Last Updated: Friday - 09/24/2010
Week of May 7, 2007
God's true voice is an invitation, not coercive
By FR. RON ROLHEISER, omi
Where does God speak in our world? How does God speak?
Whenever you hear a voice that sounds coercive, threatening, overbearing, that is somehow loud and in your face, you can be sure that, no matter how religious and holy it might claim to be, it is not God's voice.
God's voice in this world is never coercive or overbearing, but is always an invitation and a beckoning that respects you and your freedom in a way that no human institution or person ever does. God's voice is thoroughly underwhelming, like a baby's presence.
Sadly whenever someone teaches this, there are immediate objections, often angry and bitter: What about God's judgment? What about God's condemnation of sin? What about God's anger?
Scripture does, on the surface, give us the impression that God is sometimes angry and full of condemnation. But these are anthropomorphisms (a way of speaking about God that reveals how we feel about God when we are unfaithful, sinful and violent).
God's voice does judge and it does condemn, but it does so not by coercive force, but in the same way that the innocence of a baby judges false sophistication, in the way that generosity exposes selfishness, and in the way that big-heartedness reveals pettiness.
God's voice judges us not by overpowering us but by shining love and light into all those places were we find ourselves huddled in fear, shame, bitterness, hostility and sin.
But this is not something we learn easily. Already way back, before the birth of Christ, sincere religious people were yearning for God to come into the world in power. What they wanted, and prayed for, was a physical superstar who would come into the world and cleanse it by overpowering sin and evil and rooting them out by force.
What they wanted in the Messiah was a morally superior violence that would give evil no options, but force it literally to acquiesce. What we got instead was a helpless baby in the straw who overpowered no one.
Twenty centuries later, we are still struggling to accept this. Too often the Christ we try to incarnate and preach is still that ancient, longed-for, overpowering Messiah who aims to cleanse the world through flat-out coercion.
We see this most clearly in Islamic extremists who, like well-intentioned Christians in the time of the Inquisition, sincerely believe error has no rights and that, in the name of God, we must use force, violence if necessary, to bring about God's will on earth.
In this view, murder and violence may be done to further God's purpose because God wants his will imposed upon this world, whether the world wants to accept it or not. But this is the antithesis of true religion.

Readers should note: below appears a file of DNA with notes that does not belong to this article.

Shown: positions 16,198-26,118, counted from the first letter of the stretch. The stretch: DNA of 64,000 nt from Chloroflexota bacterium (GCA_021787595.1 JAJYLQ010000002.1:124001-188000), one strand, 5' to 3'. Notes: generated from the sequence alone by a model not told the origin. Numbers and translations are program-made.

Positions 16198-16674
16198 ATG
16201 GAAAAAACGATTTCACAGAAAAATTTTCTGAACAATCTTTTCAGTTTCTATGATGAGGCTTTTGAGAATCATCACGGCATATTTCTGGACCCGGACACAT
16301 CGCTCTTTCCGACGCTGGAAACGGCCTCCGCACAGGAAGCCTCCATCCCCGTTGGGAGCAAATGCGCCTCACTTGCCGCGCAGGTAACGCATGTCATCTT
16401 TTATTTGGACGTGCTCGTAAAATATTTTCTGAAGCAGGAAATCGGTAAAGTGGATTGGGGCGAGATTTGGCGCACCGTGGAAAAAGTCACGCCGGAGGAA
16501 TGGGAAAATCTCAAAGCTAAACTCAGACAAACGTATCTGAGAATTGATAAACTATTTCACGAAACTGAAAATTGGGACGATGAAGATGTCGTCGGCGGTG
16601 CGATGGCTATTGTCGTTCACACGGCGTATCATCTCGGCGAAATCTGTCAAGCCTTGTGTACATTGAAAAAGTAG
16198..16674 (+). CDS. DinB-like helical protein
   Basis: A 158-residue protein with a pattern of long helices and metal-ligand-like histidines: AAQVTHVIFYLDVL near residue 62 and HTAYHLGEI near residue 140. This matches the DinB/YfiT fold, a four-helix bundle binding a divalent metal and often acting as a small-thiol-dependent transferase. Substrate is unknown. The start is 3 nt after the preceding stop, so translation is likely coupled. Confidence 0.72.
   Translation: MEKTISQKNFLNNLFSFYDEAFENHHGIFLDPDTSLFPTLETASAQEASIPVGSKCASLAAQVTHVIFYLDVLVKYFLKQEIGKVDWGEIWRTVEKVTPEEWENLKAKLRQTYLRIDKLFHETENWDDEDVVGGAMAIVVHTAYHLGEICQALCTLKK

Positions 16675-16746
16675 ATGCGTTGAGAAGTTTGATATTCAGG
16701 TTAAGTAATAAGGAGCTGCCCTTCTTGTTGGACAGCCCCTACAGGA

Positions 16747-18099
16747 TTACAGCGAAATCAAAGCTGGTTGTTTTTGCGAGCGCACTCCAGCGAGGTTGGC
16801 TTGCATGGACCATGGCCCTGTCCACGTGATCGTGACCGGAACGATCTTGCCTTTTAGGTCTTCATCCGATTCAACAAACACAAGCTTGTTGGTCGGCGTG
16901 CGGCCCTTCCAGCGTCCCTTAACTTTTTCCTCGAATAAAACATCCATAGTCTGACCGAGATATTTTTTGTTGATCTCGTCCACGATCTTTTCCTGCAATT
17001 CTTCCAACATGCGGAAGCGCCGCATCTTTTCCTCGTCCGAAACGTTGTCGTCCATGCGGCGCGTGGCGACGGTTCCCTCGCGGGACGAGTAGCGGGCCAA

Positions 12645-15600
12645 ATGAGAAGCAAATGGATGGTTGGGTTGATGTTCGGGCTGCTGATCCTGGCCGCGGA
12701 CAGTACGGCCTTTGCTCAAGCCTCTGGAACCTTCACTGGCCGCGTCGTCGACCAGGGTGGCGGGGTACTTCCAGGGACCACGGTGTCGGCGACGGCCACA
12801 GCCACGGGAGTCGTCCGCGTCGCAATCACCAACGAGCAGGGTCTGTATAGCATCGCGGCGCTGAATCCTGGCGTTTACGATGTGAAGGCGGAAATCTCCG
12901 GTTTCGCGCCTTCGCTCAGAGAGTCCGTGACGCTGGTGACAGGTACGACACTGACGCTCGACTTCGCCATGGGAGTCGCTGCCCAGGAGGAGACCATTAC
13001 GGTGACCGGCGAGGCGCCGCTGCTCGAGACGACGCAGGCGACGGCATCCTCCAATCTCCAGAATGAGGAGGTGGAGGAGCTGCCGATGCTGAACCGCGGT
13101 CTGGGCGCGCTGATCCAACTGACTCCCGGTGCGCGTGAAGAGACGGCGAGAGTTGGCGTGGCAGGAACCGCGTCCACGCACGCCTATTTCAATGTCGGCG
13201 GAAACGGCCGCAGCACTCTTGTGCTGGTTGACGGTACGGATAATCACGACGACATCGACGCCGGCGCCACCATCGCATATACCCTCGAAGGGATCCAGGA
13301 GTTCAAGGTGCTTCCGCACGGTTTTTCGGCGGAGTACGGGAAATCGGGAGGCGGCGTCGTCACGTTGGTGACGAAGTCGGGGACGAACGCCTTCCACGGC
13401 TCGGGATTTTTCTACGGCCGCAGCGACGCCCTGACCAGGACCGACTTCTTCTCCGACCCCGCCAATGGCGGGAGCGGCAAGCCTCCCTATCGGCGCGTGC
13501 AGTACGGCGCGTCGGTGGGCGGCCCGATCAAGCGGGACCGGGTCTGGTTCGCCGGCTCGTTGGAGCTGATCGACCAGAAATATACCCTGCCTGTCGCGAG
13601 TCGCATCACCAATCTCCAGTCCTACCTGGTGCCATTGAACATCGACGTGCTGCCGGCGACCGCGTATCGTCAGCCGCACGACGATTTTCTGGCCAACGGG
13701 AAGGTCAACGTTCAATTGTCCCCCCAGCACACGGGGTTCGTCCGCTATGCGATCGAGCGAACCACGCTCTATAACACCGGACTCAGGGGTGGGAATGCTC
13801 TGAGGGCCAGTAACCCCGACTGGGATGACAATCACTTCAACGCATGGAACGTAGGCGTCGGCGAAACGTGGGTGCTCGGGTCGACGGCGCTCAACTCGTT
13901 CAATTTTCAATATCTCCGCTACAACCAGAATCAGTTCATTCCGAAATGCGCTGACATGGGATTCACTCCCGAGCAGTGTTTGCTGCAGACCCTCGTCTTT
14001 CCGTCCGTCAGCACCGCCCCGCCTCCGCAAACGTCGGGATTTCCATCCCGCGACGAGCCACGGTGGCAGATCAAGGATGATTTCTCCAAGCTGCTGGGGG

We need to view God, always, as non-coercive, as an invitation. This has immense implications for everything to do with Church and religion, from how we preach, to how we catechize, to how we do liturgy, to how we reach out to those who don't share our beliefs, to how we approach divisive moral issues, to how loud we turn up the sound system in our churches.
God's voice is not a loud, coercive, overbearing, threatening voice. Rather, God's voice invites in, beckons, leaves you free, and is as non-threatening as the innocence and powerlessness of a baby - or a saint.
We are too prone inside our Church circles to blame the world's resistance to God's message simply on its hardness of heart, sin and indifference. Partly that's true, but a large part of that resistance has its root too in another source, namely, our own preaching, pastoral practice, moral fever and elitism.
Too often, however sincerely we might be doing this, the voice we try to give to God is too laden with threat, manipulation, violence, harshness, our own fears, our own wounds, and especially our own egos to bear enough resemblance to the divine kenosis and free invitation that Jesus gave voice to in his birth, life and message.
Sometimes, after just having given a talk or a homily, I am told by a well-meaning person: "You should raise your voice more! Speak louder! You're speaking too softly!"
I don't think so! We need, I believe, to lower our voices whenever we purport to be speaking in God's name because God's voice never overpowers. Indeed, as Mary Jo Leddy says: We need to find the few words that are truly our own - and then speak them, clearly but softly.
Copyright © 1998, 1999, 2000, 2001, 2002, 2003, 2004, 2005, 2006, 2007, 2008, 2009 -- Western Catholic Reporter
Our mission: To serve our readers by bringing the Gospel to bear on current issues in the Church and in secular culture through accurate news coverage and reflective commentary.